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How a Fictional Gorilla convinced me to Become Vegetarian.

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Anathea Utley on Flickr

I should have known this day would come—I tried to deny it, ignore it, fight it, and justify it ever since I was old enough to understand what was being served to me at dinnertime.

I just don’t think I can anymore (Paleo people, cover your ears)—I can’t eat meat anymore. I just can’t.

Even though, as a fitness professional, I know it’s an excellent source of protein and essential amino acids and will still recommend it’s consumption to my clients (preferably lean cuts that came from locally and ethically raised livestock, mind you). But I can’t eat it.

Although I blame this decision partly on my dislike for red meat, my high cholesterol levels, some bad childhood memories, a love of animals and how terrible animal agriculture is for the environment, there are two other reasons why I’m going vegetarian-bordering-on-vegan (’cause I can’t eat dairy).

And one of them has to do with a talking gorilla.

A few months ago, I was discussing the future of food with a coworker and how if every country ate like the United States we have no land left to live on. The next day, she brought in the book “Ishmael” by Daniel Quinn for me to read. She told me it was one of those books she has never forgotten, which is reflected in an essay about the book that was published in the Chicago Tribune two years ago:

“I now divide the books I have read into two categories—the ones that slap me in the face and the ones that don’t.

“Ishmael” slapped me in the face: Humanity isn’t destroying the earth. One culture that now rules the globe is destroying the Earth. That is our culture, whose objective is to bulldoze everything in its way and to put everybody at the wheel. The objective is food production and growth and the target is any forest and any life—plant, animal or human—that occupies it. This is true whether in Brazil, China, Russia or the United States. Our culture won’t stop until it devours everything, including itself.

My grandparents passed this culture to my parents, who passed it to me. I passed it to my kids, who, without doubt, will pass it to theirs. We do so unwittingly, much the way we commuters sleepwalk en masse from the train to our office buildings, unconscious but of our iPhones. As the book points out, we’re on a crash course.”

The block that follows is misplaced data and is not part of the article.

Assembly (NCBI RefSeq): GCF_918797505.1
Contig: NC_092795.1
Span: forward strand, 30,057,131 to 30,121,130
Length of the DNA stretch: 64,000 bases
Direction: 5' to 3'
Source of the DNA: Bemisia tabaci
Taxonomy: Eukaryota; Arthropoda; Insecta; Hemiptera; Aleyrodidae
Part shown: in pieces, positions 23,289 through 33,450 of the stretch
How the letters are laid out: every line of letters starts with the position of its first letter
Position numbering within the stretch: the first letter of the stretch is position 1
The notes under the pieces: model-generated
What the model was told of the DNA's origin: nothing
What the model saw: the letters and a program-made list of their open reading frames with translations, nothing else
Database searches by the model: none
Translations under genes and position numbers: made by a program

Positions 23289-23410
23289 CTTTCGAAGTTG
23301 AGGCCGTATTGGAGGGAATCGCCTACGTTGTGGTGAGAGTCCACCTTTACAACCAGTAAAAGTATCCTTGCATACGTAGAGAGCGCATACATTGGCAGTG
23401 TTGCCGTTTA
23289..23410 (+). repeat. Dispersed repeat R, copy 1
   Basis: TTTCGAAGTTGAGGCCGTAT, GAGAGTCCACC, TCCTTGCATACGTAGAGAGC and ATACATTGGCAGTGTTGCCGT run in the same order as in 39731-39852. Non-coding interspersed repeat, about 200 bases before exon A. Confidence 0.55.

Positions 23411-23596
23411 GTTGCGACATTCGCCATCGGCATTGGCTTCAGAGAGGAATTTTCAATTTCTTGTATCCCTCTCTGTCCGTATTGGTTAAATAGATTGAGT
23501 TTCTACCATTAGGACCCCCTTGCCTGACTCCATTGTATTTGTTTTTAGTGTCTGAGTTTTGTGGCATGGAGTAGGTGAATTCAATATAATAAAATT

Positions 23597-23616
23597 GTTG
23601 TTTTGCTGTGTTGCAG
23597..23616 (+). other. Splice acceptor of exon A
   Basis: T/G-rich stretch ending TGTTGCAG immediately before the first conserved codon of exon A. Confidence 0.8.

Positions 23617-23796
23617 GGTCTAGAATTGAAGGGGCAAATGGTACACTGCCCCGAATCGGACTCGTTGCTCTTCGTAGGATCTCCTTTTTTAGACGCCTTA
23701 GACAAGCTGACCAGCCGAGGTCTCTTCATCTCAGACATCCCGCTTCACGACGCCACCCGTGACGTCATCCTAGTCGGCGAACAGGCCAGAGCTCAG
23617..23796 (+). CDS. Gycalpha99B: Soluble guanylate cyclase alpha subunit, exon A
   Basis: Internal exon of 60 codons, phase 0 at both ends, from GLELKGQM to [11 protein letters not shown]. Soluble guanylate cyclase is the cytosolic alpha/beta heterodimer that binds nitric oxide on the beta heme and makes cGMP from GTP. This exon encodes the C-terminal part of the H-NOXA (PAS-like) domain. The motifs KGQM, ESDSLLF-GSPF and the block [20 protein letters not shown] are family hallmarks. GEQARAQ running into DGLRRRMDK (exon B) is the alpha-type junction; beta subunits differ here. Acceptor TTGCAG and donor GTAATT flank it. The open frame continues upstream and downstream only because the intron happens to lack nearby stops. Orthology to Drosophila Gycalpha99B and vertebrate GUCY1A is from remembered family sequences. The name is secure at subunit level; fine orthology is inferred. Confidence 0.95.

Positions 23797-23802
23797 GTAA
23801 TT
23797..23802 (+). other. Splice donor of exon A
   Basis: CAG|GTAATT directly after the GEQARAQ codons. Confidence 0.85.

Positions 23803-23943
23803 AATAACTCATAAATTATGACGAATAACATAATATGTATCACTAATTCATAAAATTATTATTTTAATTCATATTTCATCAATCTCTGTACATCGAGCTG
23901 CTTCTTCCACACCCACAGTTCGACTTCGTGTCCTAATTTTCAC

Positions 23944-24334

Pete Reinwald for Chicago Tribute

“Ishmael”, a story about how our current culture came to be and how we’re on a crash course to destruction thanks to our Western-world appetite for expansion and consumption (as told to the narrator by a giant gorilla named Ismael in a tiny room), was written in the late 70s but feels like it could have been written for today’s audience. It made me think about how I contribute to and continue to perpetuate our destructive Western-world culture.

Although I’m conscious of the environment and do things such as recycle, walk to work and wear extra layers instead of turning on the gas; buy natural, organic and environmentally friendly cleaning and beauty products; try to reduce waste by using my own containers; and purchase locally made and grown goods where possible, I still get caught up in iPhones, finding cheap work clothes at Target and going on all-inclusive vacations.

Since I’m not going to give up all my worldly goods and go live like a monk on an organic farm on a tiny island in the Pacific Ocean for the rest of my life—I still have people whom I love and support and a career that helps others get happy and healthy, so becoming a hermit is not an option—I felt like maybe there was more I could do.

In the book, Ishmael and the narrator discuss how not all cultures are bad. Once upon a time, we all lived much like other species did: we took what we needed to survive, nothing more, nothing less. We thrived like this for thousands of years. Yes, we hunted and ate meat, but the majority of our diet consisted of root vegetables, fruit and other foraged food. Meat was a side dish, not the main entree of every single meal. But then one culture decided that instead of living off the land, we should own it, take it over and make it provide for us—this clever culture created agriculture, which allowed our human population to explode and thrive.

According the Ishmael (and all history texts), things didn’t really get bad (or good, depending on how you look at it) until the Industrial Revolution. That’s when we set sail across the Pacific and told (*cough* forced *cough*) the other cultures to join us; to take the land and make it ours (*cough* theirs *cough*).